Translations services in Berlin

At some point or other, you might need to search for translation services in Berlin to satisfy the requirements of German administration. Sometimes, it’s for really happy moments like getting married and other times to simply get a visa to be able to stay in the country.

This post is aiming at providing you with an overview of what translations services in Berlin can do for you and what bad practices you should avoid when dealing with them.

What do I need translations services in Berlin for?

Certified translations in Berlin are needed mostly for the following three offices:

  • Standesamt: The German civil registration office, which among other things is keeping track of births, marriages and deaths. It’s part of each municipality in the country.
  • Jugendamt:  The office in charge of all child and youth related affairs.
  • Ausländerbehörde: The foreigners registration office, which is in charge of providing legal documentation (and which you might be dreading ;))

Certified translations: what does it mean?

Since the public authorities need trustworthy sources to translate your documents from your native language to German, it’s not possible to translate the documents yourself or by any random translator found on the internet. Translations have to be done by professional translators who have proved their expertise in their particular field with an exam. They need to have also taken an oath in front of the local district court. Their stamps have official value in the face of the law and are able to provide certified translations in Berlin as per § 142 Sec. 3 Zivilprozessordnung (German code of civil procedure).

For which kind of life events?

If you are just arriving in Germany and applying for a visa, there are numerous documents that might need translations depending on your case, it’s often diplomas though. Further down the line, in case of marriage or children, the public authorities will require that from you. Obtaining a local driving license in exchange of your domestic one is also a good example. The German administration is pretty good at making clear when you need those, you just need to pay attention to the specific standards required then.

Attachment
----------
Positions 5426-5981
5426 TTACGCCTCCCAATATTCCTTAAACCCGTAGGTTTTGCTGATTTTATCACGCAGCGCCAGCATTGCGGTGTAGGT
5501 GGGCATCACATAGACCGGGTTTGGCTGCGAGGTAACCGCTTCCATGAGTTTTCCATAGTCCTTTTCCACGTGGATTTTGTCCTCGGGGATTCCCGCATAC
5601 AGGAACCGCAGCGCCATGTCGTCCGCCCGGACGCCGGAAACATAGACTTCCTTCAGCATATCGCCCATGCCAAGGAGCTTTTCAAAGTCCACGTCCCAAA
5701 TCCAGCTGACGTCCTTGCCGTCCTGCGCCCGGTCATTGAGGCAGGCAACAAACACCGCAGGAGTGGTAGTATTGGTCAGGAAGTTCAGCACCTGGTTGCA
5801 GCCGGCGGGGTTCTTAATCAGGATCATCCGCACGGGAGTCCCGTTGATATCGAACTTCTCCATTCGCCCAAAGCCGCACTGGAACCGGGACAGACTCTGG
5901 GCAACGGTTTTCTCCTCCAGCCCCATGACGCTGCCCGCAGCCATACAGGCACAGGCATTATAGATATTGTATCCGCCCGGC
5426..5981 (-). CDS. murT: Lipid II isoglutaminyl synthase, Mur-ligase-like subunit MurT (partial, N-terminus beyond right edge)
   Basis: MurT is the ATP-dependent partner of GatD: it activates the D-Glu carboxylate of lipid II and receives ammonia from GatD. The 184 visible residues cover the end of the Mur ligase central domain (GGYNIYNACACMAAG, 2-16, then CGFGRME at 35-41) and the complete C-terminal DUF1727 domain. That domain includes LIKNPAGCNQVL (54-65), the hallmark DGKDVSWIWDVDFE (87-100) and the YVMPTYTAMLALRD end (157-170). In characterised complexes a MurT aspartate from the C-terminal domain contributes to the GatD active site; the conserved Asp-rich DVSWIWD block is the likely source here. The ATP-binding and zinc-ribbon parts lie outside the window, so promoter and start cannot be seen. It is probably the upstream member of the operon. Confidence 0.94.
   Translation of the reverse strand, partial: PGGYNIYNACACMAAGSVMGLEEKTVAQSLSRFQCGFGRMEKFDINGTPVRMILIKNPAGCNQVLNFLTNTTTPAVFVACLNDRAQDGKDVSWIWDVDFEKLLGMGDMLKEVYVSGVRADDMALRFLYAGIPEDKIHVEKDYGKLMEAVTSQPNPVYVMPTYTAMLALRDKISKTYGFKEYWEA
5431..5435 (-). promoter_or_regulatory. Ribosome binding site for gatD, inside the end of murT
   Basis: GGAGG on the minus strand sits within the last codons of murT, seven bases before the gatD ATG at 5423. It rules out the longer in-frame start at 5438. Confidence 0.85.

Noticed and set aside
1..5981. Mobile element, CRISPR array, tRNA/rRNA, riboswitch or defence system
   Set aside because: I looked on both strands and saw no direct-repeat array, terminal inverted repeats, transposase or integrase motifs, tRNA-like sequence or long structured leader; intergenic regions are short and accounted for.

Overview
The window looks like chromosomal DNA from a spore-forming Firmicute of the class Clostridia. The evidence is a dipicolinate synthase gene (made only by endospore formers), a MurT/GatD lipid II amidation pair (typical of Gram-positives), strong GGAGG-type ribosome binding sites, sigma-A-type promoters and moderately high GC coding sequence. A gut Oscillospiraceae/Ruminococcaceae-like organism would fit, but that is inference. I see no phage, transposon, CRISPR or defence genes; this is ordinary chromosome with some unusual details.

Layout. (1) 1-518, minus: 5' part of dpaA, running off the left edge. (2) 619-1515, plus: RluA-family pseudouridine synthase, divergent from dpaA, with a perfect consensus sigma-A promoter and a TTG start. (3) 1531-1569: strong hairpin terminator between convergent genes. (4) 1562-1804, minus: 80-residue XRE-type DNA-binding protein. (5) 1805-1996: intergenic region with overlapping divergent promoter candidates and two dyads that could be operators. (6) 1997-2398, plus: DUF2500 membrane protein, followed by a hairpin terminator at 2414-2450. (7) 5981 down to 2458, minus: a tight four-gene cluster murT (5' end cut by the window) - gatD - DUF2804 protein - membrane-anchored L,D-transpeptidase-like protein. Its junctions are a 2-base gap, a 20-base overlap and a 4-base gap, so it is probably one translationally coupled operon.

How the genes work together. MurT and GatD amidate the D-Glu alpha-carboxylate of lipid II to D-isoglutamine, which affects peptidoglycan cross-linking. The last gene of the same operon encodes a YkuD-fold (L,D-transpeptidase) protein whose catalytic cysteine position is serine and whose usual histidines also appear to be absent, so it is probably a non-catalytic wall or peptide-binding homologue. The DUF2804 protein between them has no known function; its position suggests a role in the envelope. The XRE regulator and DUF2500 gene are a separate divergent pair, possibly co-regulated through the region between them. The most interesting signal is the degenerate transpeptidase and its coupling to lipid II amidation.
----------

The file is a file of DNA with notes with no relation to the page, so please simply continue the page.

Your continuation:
Outside the realm of German administration:

Translations are also useful when faced with other situations that are not directly linked to German administration. Translations can be done for things like real estate transactions, job offers, applying for subsidies (e.g Gründerzuchuss) or simply for your website. In these cases, certified translations are not needed but you will still need a reputable professional to make sure the translation is high-quality.


Best practices when picking translation services in Berlin

1- Picking native instead of bilingual

Although there are many talented bilingual translators on the market, it’s preferable to stick with native speaker of the target language for best and trustworthy results. A translation often needs a relevant cultural background to be sure that nothing gets lost in translation in the final document. For example: if translating from French to German, pick a native German speaker and vice-versa.

2- Double-check the double checker

This is especially important in the case of certified translations: simple human errors can lead to a flat-out rejection of your application and make you lose time and money in the process. A simple mistake in a case number or birth date is enough. Double-checking small details like this is important. Even professional translators can make mistakes.